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New Customers Save $30* with code SEPTNEW30
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Joseph Phelps Insignia 2008
Blend: 89% Cabernet Sauvignon, 7% Petit Verdot and4% Merlot
The 2008 Cabernet Sauvignon Insignia is a towering, statuesque wine bursting with blackberry jam, tar, spices, leather and licorice. It shows fabulous depth and richness backed up by serious, imposing tannins that suggest it has a long life. Ideally, the 2008 should be purchased by those who can be patient; it is not a wine for those seeking immediate gratification.
What a wonderful wine here. The nose shows a fabulous combination of dak fruits, chocolate, spices and caramel. The palate is silky textured with lots of ripe yet beautiful fruit and super silky, tight tannins. This is a balanced wine with all the potential to age for decades.
Dense and chewy, this is very tight and closed, but the glimpses of fruit offer tight mineral, crushed rock, graphite, dried currant, cedar and anise. Full-bodied and way too young to drink now, this needs time, but should provide years of rewarding drinking. Cab¬ernet Sauvignon, Petit Verdot and Merlot. Best from 2014 through 2026.
The 2008 reveals an opaque purple color in addition to blueberry and blackberry fruit notes intermixed with incense and violets. Barely approaching adolescence, it is still a grapy, primary, full-bodied beauty that will benefit from another 4-5 years of cellaring. It should drink well for 20-25 years.
A glamorous wine, rich and complex, with lots going on. Lacks perhaps some of the depth of, say, the '03 and '04, more on a par with the 2007, but still a very fine Insignia. With rich blackberry and cassis flavors wrapped into thick tannins and fine new oak sweetness, it's nowhere ready to drink now.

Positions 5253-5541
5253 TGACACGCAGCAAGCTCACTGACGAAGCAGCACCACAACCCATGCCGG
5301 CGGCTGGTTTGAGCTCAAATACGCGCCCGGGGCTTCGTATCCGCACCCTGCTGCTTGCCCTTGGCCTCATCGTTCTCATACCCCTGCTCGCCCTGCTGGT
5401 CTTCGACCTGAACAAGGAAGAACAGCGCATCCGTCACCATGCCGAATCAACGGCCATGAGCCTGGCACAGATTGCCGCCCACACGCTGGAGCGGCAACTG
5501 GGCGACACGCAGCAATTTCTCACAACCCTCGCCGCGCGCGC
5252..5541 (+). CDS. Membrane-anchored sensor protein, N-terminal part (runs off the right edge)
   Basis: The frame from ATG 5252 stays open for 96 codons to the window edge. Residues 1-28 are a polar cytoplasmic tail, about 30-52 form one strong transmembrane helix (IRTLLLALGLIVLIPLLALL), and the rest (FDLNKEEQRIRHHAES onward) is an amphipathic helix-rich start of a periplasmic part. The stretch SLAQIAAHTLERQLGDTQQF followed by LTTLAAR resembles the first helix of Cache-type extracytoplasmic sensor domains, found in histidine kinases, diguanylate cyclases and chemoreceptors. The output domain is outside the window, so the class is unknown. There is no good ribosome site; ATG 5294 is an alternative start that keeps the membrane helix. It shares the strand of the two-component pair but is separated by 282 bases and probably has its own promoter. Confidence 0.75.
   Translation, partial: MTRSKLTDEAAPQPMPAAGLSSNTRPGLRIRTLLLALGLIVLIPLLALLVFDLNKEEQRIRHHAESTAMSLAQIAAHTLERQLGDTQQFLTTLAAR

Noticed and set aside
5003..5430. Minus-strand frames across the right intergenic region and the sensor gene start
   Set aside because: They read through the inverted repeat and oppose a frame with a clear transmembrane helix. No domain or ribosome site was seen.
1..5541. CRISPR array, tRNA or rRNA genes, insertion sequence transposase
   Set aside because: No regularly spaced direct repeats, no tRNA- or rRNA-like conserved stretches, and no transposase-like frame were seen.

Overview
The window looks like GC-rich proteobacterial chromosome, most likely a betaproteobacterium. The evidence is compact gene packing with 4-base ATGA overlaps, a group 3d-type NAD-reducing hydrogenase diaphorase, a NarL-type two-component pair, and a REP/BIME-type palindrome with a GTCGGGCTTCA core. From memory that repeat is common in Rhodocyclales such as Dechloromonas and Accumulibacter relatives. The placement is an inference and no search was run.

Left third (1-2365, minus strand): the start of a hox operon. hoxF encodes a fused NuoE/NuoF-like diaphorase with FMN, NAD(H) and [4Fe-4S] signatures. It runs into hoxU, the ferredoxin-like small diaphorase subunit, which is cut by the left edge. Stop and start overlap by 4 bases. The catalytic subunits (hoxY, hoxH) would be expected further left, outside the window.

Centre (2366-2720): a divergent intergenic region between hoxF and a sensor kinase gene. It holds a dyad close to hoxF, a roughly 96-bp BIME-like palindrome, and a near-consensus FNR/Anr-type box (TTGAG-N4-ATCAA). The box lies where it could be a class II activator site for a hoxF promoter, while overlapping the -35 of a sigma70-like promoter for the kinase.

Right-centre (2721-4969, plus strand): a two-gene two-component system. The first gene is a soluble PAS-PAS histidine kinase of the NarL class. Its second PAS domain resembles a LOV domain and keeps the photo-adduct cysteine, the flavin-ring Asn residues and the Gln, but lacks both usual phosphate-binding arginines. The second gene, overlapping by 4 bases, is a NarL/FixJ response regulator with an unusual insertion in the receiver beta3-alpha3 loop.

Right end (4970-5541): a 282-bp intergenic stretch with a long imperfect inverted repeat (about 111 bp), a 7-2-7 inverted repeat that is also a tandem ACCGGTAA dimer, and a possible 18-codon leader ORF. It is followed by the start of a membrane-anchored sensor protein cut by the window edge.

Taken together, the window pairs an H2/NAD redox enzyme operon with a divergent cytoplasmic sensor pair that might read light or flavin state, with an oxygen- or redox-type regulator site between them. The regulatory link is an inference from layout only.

Phelps is best known for its flagship Napa Valley blend of red Bordeaux varietals, Insignia, first produced in 1974. Awarded Wine Spectator's "Wine of the Year" in 2005, Insignia is widely regarded as a qualitative benchmark for California winemaking.
The perfect intersection of bright fruit and savory earthiness, Sangiovese is the backbone variety in Tuscany. While it is best known as the chief component of Chianti, it reaches the height of its power and intensity in the complex, long-lived Brunello di Montalcino. Elsewhere throughout Italy, it can make inexpensive wines for daily consumption ranging from inoffensive to deliciously easy. On the French island of Corsica, under the name Nielluccio, it produces excellent bright and refreshing red and rosé wines with a personality of their own. Sangiovese has also enjoyed moderate popularity in California and Washington State over the last few decades.
In the Glass
Sangiovese is a medium-bodied red with savory flavors of tart cherry, plum, tomato, fresh tobacco, anise, thyme, oregano, and dried earth. High-quality, well-aged examples will take on notes of smoke, clay pot, leather, gamey meat, potpourri, and dried fruits. Corsican Nielluccio is distinguished by a subtle perfume of dried flowers.
Sangiovese is the ultimate pizza and pasta red—its high acidity, moderate alcohol, and grainy tannins create an affinity with tomato-based dishes, spicy meats, and anything off the barbecue.
Although it is the star variety of Tuscany, cult-classic “Super-Tuscan” wines may contain no Sangiovese at all! Since the 1970s, local winemakers have been producing big, bold wines (with price tags to match) that are typically monovarietal or a blend of one or more of several international varieties—usually Cabernet Sauvignon, Cabernet Franc, Merlot, or Syrah—with or without Sangiovese.